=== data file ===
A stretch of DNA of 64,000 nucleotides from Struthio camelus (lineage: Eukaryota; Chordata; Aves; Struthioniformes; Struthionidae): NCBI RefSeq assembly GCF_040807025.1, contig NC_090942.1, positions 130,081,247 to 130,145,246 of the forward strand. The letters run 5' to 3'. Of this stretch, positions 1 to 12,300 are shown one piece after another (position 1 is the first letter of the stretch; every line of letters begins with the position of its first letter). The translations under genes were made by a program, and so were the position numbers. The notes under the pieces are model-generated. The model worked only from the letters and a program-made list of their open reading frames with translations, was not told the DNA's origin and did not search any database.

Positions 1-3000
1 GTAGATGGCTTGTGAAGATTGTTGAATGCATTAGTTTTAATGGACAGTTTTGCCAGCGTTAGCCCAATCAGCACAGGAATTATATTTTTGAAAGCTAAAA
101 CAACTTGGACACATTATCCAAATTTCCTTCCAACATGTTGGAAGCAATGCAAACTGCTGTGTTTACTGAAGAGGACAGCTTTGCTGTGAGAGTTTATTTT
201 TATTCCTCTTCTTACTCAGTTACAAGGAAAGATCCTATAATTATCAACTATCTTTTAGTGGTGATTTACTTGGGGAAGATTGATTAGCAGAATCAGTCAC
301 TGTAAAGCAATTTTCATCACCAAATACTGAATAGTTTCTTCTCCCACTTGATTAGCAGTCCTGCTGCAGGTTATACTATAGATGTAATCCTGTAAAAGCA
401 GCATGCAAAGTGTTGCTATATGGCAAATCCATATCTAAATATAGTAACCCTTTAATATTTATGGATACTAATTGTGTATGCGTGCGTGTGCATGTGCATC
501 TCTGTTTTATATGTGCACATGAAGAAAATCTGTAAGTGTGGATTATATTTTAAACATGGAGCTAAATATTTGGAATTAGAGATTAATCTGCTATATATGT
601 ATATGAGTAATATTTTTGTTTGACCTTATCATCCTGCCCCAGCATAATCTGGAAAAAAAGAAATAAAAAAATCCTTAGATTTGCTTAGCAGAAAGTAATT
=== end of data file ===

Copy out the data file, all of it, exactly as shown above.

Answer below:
A stretch of DNA of 64,000 nucleotides from Struthio camelus (lineage: Eukaryota; Chordata; Aves; Struthioniformes; Struthionidae): NCBI RefSeq assembly GCF_040807025.1, contig NC_090942.1, positions 130,081,247 to 130,145,246 of the forward strand. The letters run 5' to 3'. Of this stretch, positions 1 to 12,300 are shown one piece after another (position 1 is the first letter of the stretch; every line of letters begins with the position of its first letter). The translations under genes were made by a program, and so were the position numbers. The notes under the pieces are model-generated. The model worked only from the letters and a program-made list of their open reading frames with translations, was not told the DNA's origin and did not search any database.

Positions 1-3000
1 GTAGATGGCTTGTGAAGATTGTTGAATGCATTAGTTTTAATGGACAGTTTTGCCAGCGTTAGCCCAATCAGCACAGGAATTATATTTTTGAAAGCTAAAA
101 CAACTTGGACACATTATCCAAATTTCCTTCCAACATGTTGGAAGCAATGCAAACTGCTGTGTTTACTGAAGAGGACAGCTTTGCTGTGAGAGTTTATTTT
201 TATTCCTCTTCTTACTCAGTTACAAGGAAAGATCCTATAATTATCAACTATCTTTTAGTGGTGATTTACTTGGGGAAGATTGATTAGCAGAATCAGTCAC
301 TGTAAAGCAATTTTCATCACCAAATACTGAATAGTTTCTTCTCCCACTTGATTAGCAGTCCTGCTGCAGGTTATACTATAGATGTAATCCTGTAAAAGCA
401 GCATGCAAAGTGTTGCTATATGGCAAATCCATATCTAAATATAGTAACCCTTTAATATTTATGGATACTAATTGTGTATGCGTGCGTGTGCATGTGCATC
501 TCTGTTTTATATGTGCACATGAAGAAAATCTGTAAGTGTGGATTATATTTTAAACATGGAGCTAAATATTTGGAATTAGAGATTAATCTGCTATATATGT
601 ATATGAGTAATATTTTTGTTTGACCTTATCATCCTGCCCCAGCATAATCTGGAAAAAAAGAAATAAAAAAATCCTTAGATTTGCTTAGCAGAAAGTAATT